Under certain conditions, it is permitted to copy the copyright protected materials for private study or research purposes. This kind of permission is referred to as ‘fair use’ or ‘fair dealing’. But not everything is within fair use. To determine whether a use is or is not a fair use, the following four factors must be all applied:
1. The nature of the copyrighted work: The work must be published. Published works refer to those works that have been made public by the copyright owners themselves or other persons under license. The copying of unpublished works is usually not considered as fair use.
2. The purpose of the use: The copying aims at private study, teaching, research, religious affairs, philanthropy or meeting the public cultural needs, and has no commercial purposes.
3. The amount or substantiality of the portion used: Although the law does not set exactly quantity limits, generally it is less likely you are within fair use if you:
use a large portion of a copyrighted work
use the ‘heart’ of a copyrighted work
repeatedly use something under fair use when you should seek permissions
create a new work which is similar to the original work and/or appeals to the same audience as the original
4. The effect of the use on the potential market for the copyrighted work: The normal use of the work shall not be affected, nor shall the legitimate rights of the copyright owner be unreasonably damaged.
All collection of books, journals, newspapers, audio-visual materials and other non-electronic materials in XJTLU Library are copyrighted. The Library resolutely resists illegal publications.
According to the Copyright Law of the People's Republic of China, for the purposes of display or preservation, the Library can wholly reproduce printed literature resources such as books, journals, newspapers and dissertations.
Copying of a chapter of a print book (no more than 1/3 and never the entire book), or an article of a periodical or newspapers is usually considered as fair use, but the material you would like to copy must be published. Some publishers require written permission to photocopy their publications. In this case, you should consult the publisher's policy or contact the Library first.
Usually, audio and video products, computer disk or CDs cannot be reproduced.
It is impossible to define how many words you can copy (e.g., ‘you can copy 250 words from an article’). Instead, what matters is the proportion that you copy. Copying of 10% of an article or essay is more likely to be considered as fair use, while copying 50% is definitely not fair use. Thus, be careful when you copy or use the original work.
It is suggested that you contact the copyright owner to obtain permissions in order to use a large amount of the contents in the copyrighted work.
Do not make multiple copies of a work or different works which could substitute the purchase of books or periodicals. For example, you should avoid photocopying different chapters of a work at separate time to get the whole work for your own use.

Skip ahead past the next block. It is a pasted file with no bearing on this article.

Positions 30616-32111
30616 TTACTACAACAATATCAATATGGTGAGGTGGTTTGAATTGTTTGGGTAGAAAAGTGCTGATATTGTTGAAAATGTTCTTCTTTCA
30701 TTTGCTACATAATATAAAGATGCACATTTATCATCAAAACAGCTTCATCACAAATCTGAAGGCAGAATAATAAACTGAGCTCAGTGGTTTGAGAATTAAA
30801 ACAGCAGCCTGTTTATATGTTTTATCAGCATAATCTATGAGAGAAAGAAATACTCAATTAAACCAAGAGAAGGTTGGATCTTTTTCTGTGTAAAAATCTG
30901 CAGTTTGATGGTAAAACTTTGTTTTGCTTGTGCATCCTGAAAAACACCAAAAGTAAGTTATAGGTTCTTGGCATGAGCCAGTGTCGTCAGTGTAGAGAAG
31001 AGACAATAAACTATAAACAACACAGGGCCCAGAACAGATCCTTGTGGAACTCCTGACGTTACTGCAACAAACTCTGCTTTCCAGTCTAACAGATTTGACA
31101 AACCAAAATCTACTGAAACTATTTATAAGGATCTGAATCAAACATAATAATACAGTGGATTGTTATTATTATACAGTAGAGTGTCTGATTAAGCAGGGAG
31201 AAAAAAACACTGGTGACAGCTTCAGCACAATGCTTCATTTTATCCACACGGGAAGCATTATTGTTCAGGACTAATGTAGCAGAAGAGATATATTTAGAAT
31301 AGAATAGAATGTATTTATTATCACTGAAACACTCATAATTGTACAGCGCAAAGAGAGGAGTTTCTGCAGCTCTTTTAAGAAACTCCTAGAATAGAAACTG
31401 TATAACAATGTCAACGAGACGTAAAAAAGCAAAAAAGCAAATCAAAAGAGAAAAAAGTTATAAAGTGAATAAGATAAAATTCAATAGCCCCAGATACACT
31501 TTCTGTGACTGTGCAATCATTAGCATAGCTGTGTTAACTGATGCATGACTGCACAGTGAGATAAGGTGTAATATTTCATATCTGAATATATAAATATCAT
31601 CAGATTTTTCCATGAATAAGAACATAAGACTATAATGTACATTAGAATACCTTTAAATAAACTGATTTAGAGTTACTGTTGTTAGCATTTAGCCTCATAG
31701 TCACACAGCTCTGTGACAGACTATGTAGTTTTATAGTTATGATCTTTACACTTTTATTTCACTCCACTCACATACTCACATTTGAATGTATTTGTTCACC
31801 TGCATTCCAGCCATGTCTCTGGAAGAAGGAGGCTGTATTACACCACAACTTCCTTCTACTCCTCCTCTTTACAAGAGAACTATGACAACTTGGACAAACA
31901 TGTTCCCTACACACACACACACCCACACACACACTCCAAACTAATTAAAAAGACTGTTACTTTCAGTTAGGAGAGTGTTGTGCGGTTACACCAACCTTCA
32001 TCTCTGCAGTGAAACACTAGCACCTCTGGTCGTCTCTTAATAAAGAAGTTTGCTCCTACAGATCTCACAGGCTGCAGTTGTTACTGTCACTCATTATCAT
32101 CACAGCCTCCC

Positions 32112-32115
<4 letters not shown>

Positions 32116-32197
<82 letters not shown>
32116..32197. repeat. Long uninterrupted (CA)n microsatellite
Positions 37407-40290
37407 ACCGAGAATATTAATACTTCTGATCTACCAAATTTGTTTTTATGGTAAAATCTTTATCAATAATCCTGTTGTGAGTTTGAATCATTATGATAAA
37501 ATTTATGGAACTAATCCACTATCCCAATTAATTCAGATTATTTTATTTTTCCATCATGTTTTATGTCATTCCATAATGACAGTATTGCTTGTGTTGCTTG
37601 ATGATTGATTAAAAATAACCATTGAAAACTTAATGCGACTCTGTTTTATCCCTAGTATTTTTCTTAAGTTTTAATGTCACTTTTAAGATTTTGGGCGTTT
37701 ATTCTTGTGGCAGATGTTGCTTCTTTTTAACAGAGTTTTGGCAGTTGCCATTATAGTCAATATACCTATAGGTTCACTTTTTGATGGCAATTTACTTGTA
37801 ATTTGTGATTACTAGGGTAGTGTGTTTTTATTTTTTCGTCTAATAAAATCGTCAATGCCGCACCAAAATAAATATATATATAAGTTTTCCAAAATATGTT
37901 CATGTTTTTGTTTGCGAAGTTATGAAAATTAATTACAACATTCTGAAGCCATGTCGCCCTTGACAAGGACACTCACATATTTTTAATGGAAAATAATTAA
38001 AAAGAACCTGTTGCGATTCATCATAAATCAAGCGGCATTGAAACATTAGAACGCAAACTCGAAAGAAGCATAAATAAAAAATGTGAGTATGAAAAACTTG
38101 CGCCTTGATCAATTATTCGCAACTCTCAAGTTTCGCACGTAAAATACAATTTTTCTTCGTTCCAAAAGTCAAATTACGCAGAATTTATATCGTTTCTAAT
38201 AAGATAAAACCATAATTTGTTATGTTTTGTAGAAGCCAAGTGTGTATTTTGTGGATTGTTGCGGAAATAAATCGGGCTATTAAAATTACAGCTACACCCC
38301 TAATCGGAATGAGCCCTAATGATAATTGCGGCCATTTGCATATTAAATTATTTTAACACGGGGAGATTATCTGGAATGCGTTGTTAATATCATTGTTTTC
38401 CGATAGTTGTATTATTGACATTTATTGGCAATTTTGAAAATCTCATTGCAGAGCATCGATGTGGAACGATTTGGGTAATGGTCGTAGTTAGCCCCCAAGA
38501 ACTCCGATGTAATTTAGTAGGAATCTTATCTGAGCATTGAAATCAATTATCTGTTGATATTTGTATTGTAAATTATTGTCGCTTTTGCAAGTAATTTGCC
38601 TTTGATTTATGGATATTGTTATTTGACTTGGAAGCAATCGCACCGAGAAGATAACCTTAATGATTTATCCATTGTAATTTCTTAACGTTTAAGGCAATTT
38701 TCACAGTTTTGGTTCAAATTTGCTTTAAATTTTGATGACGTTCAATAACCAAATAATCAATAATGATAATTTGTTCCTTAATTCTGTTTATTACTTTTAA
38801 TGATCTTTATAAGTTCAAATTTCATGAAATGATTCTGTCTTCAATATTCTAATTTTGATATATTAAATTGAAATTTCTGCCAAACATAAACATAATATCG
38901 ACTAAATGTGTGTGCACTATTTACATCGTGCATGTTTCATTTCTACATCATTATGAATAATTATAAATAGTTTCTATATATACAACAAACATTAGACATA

Do not copy and use the same work (part of the same work) repeatedly unless you have obtained permissions from the copyright owner.
When you intend to use the copyrighted work for commercial use, do contact the copyright owner for permissions.
Electronic resources refer to all databases and electronic material purchased, shared or self-built by the Library, all databases under trial use, and all material that has been digitized.
The Library has license agreement with each publisher or resource vendor which spells out the terms and conditions for using these resources.
In order to protect the copyright of Library’s electronic resources, to maintain the reputation of the University, and to guarantee the legal rights of all authorized users as well, individuals should pay attention to and comply with the regulations on the use of electronic resources.
You are allowed to search, browse, download or print single copies of articles. Downloading or printing of an entire issue or a volume of one or more journals is strictly prohibited.
Bulk downloading or systematic downloading/printing are always prohibited. Additionally, make sure that you will not use illegal approaches to download electronic resources that are not available in XJTLU Library.
You may send a copy of an article, a document or alike downloaded from the Library’s electronic resources to another authorized user. You should avoid to unauthorized users (individuals or organizations outside the University).
You have the responsibility to protect your access accounts and computers. You should never give away your accounts or computers to unauthorized users and let them search library databases or use library electronic resources.
You may make electronic material available through a secure intranet or virtual learning environment (e.g. Learning Mall) for teaching use with appropriate acknowledgement of its source and link. Yet some publishers do not permit users to upload resources. Please contact the Library if you are not sure whether certain material can be uploaded.
You should not use the Library’s electronic resources for commercial purposes on all accounts unless you have agreement with the copyright owner.
If you would like to use any external online resources (e.g., contents from other websites, video clips from BBC) for teaching or research purposes, it is suggested that you contact the author, the website or organizations before doing so. You should avoid uploading these external online resources to the University’s intranet or virtual learning environment without getting permissions. If no copyright owner is specifically named, do not assume that the material is in the public domain.
 Authorized users refer to all current staff and students of XJTLU, and any visiting scholars and students who have been authorized by the Library to use its electronic resources.